Benjamin Abalos


July 25, 2023 Alfred P. Dalizon 410 views

PRESIDENT Ferdinand Marcos Jr. yesterday accepted the courtesy resignation of 18 of the 953 Third-Level Philippine National Police officials who were subjected to a thorough investigation by a 5-Man Committee headed by former PNP chief, now retired General Rodolfo S. Azurin Jr. and the National Police Commission chaired by Department of Interior and Local Government Secretary Benjamin ‘Benhur’ C. Abalos Jr.

The 18 include three 1-star generals, all from PNP Academy Class 1993 and 15 Colonels who are also all products of the PNPA.

The 18 are Brigadier Generals Remus B. Medina, Randy Q. Peralta and Pablo G. Labra II and Colonels Rogarth B. Campo, Rommel J. Ochave, Rommel A. Velasco, Robin K. Sarmiento, Fernando R. Ortega, Rex O. Derilo, Julian T. Olonan, Rolando T. Portera, Lawrence B. Cajipe, Dario M. Menor, Joel K. Tampis, Michael A. David, Igmedio B. Bernaldez, Rodolfo C. Albotra Jr. and Marvin B. Sanchez.

President Marcos, during his second State-of-the-Nation-Address revealed he would accept the resignations of “unscrupulous law enforcers and others involved in the highly nefarious drug trade.”

Some of the 18 who spoke to the Journal Group on condition of anonymity said they will question the PNP and Napolcom recommendation approved by President Marcos Jr. before the court. One of the three 1-star generals said he is ‘ready to die today’ if it will really be proven that he is involved in illegal drug activities.

One of the 15 colonels also said he has never been assigned to any Drug Enforcement Unit since he joined the force.

Some also maintained they did not file a ‘courtesy resignation’ addressed to President Marcos thru Sec. Abalos and Gen. Azurin last January and instead wrote a letter to the Chief Executive airing their full support to the administration’s effort to cleanse the police force of officials with drug links.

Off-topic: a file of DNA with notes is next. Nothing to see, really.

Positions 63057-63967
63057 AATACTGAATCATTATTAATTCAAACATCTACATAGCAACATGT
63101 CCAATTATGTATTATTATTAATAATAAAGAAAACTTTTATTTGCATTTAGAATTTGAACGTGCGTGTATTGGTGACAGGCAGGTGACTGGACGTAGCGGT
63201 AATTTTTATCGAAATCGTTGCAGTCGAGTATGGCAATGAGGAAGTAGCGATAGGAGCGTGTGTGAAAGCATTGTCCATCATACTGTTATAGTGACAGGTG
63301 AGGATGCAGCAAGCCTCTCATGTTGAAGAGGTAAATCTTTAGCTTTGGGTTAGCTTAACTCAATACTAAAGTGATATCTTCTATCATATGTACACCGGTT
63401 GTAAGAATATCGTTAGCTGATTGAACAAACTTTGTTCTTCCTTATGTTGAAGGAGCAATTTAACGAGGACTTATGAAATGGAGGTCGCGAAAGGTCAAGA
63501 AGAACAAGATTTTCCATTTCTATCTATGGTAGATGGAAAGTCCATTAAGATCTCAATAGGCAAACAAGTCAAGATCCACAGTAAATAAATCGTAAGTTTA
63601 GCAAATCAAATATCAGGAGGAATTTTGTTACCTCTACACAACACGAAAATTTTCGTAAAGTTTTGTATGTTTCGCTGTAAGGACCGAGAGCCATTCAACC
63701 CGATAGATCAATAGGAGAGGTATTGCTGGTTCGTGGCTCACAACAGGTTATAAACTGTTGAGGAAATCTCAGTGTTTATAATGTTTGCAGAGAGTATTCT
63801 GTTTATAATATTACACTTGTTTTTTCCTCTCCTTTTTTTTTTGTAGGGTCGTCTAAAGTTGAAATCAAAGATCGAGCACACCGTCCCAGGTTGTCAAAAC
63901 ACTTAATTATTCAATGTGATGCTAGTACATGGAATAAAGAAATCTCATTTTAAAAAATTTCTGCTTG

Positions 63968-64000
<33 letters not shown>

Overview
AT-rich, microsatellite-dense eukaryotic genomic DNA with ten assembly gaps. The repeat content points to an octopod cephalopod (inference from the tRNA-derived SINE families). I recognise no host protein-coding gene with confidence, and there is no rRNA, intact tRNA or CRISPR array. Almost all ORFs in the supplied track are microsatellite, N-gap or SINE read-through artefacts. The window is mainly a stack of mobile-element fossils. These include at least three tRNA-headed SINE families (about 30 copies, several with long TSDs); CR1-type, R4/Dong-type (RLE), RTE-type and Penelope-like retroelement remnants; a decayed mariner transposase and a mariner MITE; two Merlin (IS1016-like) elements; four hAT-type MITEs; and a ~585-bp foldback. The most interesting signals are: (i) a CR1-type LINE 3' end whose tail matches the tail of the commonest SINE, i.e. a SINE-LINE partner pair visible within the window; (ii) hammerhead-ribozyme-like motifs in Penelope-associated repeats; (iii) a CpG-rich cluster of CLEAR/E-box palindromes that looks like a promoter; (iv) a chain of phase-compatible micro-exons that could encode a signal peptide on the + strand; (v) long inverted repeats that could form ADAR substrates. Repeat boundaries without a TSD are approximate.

“We are fighting for our career here and most importantly, our reputation and that our family’s. What’s the basis behind the charges against us? Can they show the details of our involvement in illegal drugs so that we can answer them point by point,” said one of the three generals.

Brig. Gen. Medina and Brig. Gen. Peralta were relieved as Quezon City Police District director and PNP Drug Enforcement Group director respectively by Gen. Azurin shortly after he took over the top PNP position last August 1.

Brig. Gen. Labra was relieved as director of the Police Regional Office 13 in Caraga region only last week.

Some of the police colonels are already occupying Command Group positions in the regions while others were already relieved from the posts since last year. Others are occupying key positions in different PNP regional offices and PNP national operational support units.

Press Secretary Cheloy Garafil said that PNP chief, General Benjamin C. Acorda Jr. is monitoring the 18 officials, some of them already relieved from their posts.

Gen. Acorda said that the 18 would be assigned to the Personnel Holding and Accounting Unit of the PNP Directorate for Personnel and Records Management “to preclude them from exerting further influence and/or performing illegal activities using their positions.”

Garafil said this was the result of the investigation conducted by the 5-Man Committee composed of Gen. Azurin, now Defense Secretary Gilberto C. Teodoro Jr., retired General-turned Baguio City Mayor Benjamin B. Magalong, retired General-turned Office of the Presidential Consultant for Military-Police Affairs Assistant Secretary Isagani R. Nerez Jr. and retired Court of Appeals Associate Justice Melchor Q. Sadang.

The panel looked into the records and documents of the 953 3rd-Level Officials who submitted their individual letters of resignation.

The names of the 18 were released by the Palace amid a previous statement by Sec. Abalos that the identities of those who will be found to have ties to illegal drugs will remain confidential.

Abalos said that the Napolcom, through the initial review of the 5-Man Committee, submitted to President Marcos the list of the PNP generals and colonels who tendered their courtesy resignations and eventually determined to have links with organized drug syndicates based on their evaluation.

Last January, the DILG chief said he wants those who were found positive for involvement in illegal drugs ‘to retire silently.’ He added that if authorities have sufficient evidence for a criminal case, this can be pursued in court in accordance with the country’s laws.

Abalos had pointed out that their ‘surveillance, monitoring and investigation’ of all police officers will continue as it is important to eradicate the drug problem once and for all.